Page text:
(a) Verification of the accuracy and authenticity of the financial, accounting, and statistical records.
(b) Ascertaining that accepted accounting policies and practices have been followed while preparing the financial accounts.
(c) The assets are purchased or disposed of under proper authorization. Also ensuring that access to assets is restricted to the authorized persons at the authorized times.
(d) Confirm that the liabilities are incurred for the legitimate activities of the organization.
(e) The internal checks system operating in the organization is sound and economical.
(f) Fraud and errors are prevented and detected.
(g) Reviewing overall operations of the internal control system and if deviations or weaknesses are noted, the same is communicated to the appropriate authorities on a timely basis. This will help in instituting corrective actions.

2. Internal Audit Framework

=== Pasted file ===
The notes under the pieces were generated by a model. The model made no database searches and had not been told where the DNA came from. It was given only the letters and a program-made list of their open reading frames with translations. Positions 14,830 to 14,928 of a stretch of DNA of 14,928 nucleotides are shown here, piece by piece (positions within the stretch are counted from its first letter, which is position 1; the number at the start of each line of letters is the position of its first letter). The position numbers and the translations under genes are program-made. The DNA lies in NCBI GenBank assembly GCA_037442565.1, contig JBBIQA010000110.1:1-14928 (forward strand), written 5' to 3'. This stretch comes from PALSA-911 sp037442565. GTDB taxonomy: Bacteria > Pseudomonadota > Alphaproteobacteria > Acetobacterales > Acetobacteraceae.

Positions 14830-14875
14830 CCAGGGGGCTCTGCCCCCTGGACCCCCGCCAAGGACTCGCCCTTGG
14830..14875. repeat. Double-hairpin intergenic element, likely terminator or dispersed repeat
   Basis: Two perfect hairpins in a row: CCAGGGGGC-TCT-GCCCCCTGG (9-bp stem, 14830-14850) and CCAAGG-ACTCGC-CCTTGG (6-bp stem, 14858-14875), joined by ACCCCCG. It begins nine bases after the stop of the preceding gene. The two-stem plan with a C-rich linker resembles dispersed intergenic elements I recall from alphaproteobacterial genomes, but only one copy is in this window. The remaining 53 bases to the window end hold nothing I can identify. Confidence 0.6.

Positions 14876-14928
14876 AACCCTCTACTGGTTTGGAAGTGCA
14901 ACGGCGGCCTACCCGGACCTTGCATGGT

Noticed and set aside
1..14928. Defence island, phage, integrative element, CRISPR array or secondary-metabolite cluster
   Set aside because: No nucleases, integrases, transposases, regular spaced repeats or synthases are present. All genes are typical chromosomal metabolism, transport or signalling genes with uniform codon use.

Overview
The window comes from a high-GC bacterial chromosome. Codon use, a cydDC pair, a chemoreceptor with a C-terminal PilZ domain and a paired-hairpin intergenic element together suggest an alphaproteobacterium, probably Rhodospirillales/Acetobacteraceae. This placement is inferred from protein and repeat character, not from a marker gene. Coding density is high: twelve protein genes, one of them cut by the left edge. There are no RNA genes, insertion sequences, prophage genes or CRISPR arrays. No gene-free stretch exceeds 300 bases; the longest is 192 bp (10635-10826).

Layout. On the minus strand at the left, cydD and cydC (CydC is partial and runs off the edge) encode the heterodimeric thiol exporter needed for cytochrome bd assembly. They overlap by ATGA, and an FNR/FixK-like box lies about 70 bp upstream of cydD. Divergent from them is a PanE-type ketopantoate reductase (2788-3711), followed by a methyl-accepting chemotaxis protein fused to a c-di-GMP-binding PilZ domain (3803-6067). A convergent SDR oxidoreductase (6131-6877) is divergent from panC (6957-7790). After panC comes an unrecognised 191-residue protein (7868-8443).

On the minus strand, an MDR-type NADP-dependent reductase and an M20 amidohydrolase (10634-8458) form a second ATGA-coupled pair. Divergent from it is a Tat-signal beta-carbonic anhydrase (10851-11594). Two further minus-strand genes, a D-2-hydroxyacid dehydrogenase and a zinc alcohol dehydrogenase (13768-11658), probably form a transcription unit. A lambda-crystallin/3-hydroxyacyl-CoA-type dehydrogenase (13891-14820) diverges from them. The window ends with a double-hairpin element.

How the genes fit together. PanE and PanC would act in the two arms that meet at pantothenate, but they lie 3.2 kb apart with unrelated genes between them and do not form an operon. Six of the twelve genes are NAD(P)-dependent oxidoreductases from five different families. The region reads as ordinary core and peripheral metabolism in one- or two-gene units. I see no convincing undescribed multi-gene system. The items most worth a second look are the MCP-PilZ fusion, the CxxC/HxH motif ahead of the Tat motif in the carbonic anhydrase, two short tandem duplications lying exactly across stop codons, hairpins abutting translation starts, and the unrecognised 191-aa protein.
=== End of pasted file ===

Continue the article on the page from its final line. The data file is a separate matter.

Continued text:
The operation of the internal audit function should comply with the following code:

  • Formal Charter: The internal audit function should have a formal charter, including terms of reference, which has been approved by the board;
  • Documentation of Reporting Structure: The reporting structure for internal audits should be clear and formally documented. The head of the internal audit function should have considerable seniority within the organization and the content of all internal audit reports should be entirely at his discretion. The head of the internal audit should report directly to the board audit committee and should also have access to the chairman of the board and the chairman of the board audit committee. Functionally the head of the internal audit should report within the body to such person as the board decides and to the chief executive;
  • Detailed Testing: In carrying out its ongoing work, the internal audit function should include detailed testing on all specific areas covered by the charter in order to ensure that the company is complying fully with all requirements and report its finding to the board audit committee.
  • Competency: The internal audit function should be properly equipped with the necessary skills, including the ability to deal with non-financial aspects.